Source of variation num. df den. df F P
Plant age 1 6 5.72 0.054
Fertilization 1 6 1.88 0.22
Table 3-3. Results of mixed model analysis testing the effects of plant age and
fertilization on the number of worker ants within the focal domatia.
Source of variation num. df den. df F P
Plant age 1 6 24.35 0.0026
Fertilization 1 6 0.17 0.70
Table 3-4. Results of mixed model analysis testing the effects of plant age, fertilization,
and the number of worker ants on the proportion of leaf area missing. The
number of ants was logio-transformed and the proportion of leaf area missing
was logit-transformed to improve the distribution for this analysis.
Source of variation
1 103 7.54
Table 3-5. Results of mixed model analysis testing the effects of fertilization and the
number of worker ants present on herbivory for 1-yr-old plants and 5-yr-old
plants. The number of ants was loglO-transformed and the proportion of leaf
area missing was logit-transformed to improve the distribution for this
analysis. Although the results are presented together, the analyses were
conducted separately for the two ages.
Plant age Source of variation num. df
Table 3-6. Results of ANOVA testing the effects of plant age, leaf age and fertilization
treatment on the leaf area consumed by one Coptocycla leprosa beetle in 24
hr, with trial as a random block effect.
Source of variation df MS F P
Plant age 1 6.25 2.03 0.16
Leafage 1 10.99 3.58 0.061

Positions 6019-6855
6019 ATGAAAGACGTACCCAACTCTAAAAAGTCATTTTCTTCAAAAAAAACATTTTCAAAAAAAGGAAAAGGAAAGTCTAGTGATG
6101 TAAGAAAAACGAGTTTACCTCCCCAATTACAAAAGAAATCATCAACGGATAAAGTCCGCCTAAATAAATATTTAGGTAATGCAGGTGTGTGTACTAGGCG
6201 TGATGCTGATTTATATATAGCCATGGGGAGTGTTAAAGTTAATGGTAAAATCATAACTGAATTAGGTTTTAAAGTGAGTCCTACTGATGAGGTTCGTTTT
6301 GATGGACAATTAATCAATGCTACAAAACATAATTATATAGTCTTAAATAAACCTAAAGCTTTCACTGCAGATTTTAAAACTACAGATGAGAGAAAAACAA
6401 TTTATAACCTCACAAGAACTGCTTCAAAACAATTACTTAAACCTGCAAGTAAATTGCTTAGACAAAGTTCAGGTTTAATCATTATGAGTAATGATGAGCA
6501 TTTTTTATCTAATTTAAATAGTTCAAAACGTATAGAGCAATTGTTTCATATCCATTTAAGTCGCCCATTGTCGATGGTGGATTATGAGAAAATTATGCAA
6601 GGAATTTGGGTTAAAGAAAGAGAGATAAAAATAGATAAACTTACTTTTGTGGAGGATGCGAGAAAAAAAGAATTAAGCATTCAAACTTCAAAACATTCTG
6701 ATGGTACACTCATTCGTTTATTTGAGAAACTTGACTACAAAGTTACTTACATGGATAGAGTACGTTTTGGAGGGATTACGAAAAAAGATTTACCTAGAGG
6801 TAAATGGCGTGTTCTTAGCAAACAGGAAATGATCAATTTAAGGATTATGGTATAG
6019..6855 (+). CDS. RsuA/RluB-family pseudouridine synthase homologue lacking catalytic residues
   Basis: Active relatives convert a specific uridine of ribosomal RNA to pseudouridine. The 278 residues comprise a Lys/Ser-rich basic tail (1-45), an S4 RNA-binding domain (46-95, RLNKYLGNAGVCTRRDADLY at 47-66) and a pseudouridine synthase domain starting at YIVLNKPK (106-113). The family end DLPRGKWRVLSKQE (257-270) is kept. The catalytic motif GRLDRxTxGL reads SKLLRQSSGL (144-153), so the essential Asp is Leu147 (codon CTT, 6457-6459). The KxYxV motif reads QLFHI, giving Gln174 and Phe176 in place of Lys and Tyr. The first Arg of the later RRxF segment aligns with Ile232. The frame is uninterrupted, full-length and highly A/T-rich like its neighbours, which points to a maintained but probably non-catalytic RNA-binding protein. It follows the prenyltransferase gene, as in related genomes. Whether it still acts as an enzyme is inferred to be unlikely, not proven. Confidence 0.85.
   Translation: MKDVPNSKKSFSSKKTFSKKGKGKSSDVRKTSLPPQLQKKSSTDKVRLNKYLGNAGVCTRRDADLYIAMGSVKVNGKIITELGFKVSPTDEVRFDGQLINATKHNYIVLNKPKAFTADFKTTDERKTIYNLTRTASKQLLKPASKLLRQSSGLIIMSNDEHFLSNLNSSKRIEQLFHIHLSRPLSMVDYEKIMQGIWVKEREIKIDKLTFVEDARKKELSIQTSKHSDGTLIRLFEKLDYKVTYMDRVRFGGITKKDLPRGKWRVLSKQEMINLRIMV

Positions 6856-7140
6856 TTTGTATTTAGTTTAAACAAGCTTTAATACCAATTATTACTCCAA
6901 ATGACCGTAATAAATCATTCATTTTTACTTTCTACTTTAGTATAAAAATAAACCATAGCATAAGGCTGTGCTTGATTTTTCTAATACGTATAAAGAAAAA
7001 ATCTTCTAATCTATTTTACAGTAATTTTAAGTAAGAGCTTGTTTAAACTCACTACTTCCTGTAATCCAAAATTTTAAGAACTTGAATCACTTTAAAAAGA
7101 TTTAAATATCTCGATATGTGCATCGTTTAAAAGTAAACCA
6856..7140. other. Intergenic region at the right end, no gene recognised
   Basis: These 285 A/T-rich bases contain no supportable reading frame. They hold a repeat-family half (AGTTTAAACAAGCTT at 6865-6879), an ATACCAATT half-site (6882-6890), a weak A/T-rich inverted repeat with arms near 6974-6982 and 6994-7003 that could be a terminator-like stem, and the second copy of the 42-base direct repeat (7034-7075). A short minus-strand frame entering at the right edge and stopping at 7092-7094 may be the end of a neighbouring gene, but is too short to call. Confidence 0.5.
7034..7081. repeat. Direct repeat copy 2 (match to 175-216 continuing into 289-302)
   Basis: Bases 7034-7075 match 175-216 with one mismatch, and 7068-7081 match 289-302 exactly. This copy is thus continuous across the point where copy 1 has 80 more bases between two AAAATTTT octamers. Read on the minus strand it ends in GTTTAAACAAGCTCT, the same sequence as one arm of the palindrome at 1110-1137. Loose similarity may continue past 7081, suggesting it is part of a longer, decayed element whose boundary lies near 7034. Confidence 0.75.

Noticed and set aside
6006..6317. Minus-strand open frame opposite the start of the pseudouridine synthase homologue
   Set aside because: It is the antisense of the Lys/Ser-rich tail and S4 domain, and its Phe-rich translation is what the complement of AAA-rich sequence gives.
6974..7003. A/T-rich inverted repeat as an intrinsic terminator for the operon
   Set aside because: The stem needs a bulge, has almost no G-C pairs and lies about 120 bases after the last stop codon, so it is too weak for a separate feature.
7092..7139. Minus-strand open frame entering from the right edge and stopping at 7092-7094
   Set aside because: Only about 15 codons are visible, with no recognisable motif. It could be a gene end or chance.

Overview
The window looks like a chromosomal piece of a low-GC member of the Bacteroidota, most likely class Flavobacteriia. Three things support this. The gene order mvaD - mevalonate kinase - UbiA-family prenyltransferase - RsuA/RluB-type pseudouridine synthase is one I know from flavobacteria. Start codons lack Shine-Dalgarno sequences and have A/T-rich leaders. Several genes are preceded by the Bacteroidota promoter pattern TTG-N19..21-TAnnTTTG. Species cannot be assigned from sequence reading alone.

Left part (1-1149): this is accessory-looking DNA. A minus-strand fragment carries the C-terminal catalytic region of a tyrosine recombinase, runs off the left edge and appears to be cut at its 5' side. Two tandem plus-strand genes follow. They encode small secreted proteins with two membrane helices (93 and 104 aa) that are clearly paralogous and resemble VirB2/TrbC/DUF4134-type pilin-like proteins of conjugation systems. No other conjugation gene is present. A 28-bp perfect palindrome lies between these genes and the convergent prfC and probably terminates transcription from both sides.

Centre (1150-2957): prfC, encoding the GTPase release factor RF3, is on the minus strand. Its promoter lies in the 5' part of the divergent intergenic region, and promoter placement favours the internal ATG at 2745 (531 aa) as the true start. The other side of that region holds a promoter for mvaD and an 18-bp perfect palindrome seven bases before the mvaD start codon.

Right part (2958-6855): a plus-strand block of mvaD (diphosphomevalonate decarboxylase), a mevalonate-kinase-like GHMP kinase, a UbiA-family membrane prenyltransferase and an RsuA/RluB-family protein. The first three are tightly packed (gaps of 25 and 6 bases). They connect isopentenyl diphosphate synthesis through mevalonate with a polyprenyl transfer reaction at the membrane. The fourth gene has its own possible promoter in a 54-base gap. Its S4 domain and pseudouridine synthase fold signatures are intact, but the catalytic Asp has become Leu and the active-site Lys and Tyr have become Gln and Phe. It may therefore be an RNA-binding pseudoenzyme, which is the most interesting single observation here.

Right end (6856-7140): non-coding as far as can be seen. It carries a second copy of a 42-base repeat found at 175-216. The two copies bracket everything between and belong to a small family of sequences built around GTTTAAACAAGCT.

Fertilization 1 18.41 5.99 0.016
Plant age x Leaf age 1 0.35 0.12 0.74
Plant age x Fertilization 1 5.40 1.76 0.19
Leaf age x Fertilization 1 11.38 3.70 0.056
Plant age x Leaf age x
Figure 3-1. The beetle Coptocycla leprosa spends its entire life cycle on Cordia
alliodora. (A) Late-instar larva with fecal shield, (B) pupa adhering to top of a
leaf and (C) adult on underside of leaf.
50- M Fertilized
"i 40- o
c 30- -
Plant age (years)
Figure 3-2. The number of worker ants present in focal domatia varied with plant age but
fertilization treatment had no effect. Boxplots show inter-quartile ranges and
expected minimum and maximum values, with values beyond the 95% CI
indicated by open circles. All of the high outliers in the 1-yr-old plants were
domatia occupied by Crematogaster carinata.
[ 1-yr-old plants
E 5-yr-old plants
I I I I
A. pittieri C. setulifer C. carinata P. fortis
Figure 3-3. The number of worker ants present in focal domatia varied according to plant
age and the identity of the ant species. Boxplots show inter-quartile ranges
and expected minimum and maximum values, with values beyond the 95% CI
indicated by open circles. Pseudomyrmexfortis was not present in any
domatia from 1-yr-old plants.
Plant age (years)
Figure 3-4. The proportion of leaf area missing was affected at P < 0.10 by plant age and
fertilization treatment. In general 1-yr-old plants experienced more
proportional leaf damage than 5-yr-old plants, and for the 1-yr-old plants
fertilization reduced herbivore damage. Boxplots show inter-quartile ranges
and expected minimum and maximum values, with values beyond the 95% CI
indicated by open circles.
0 0 Young leaves
SE3 Mature leaves
N 8.0- o
S 6.0- 0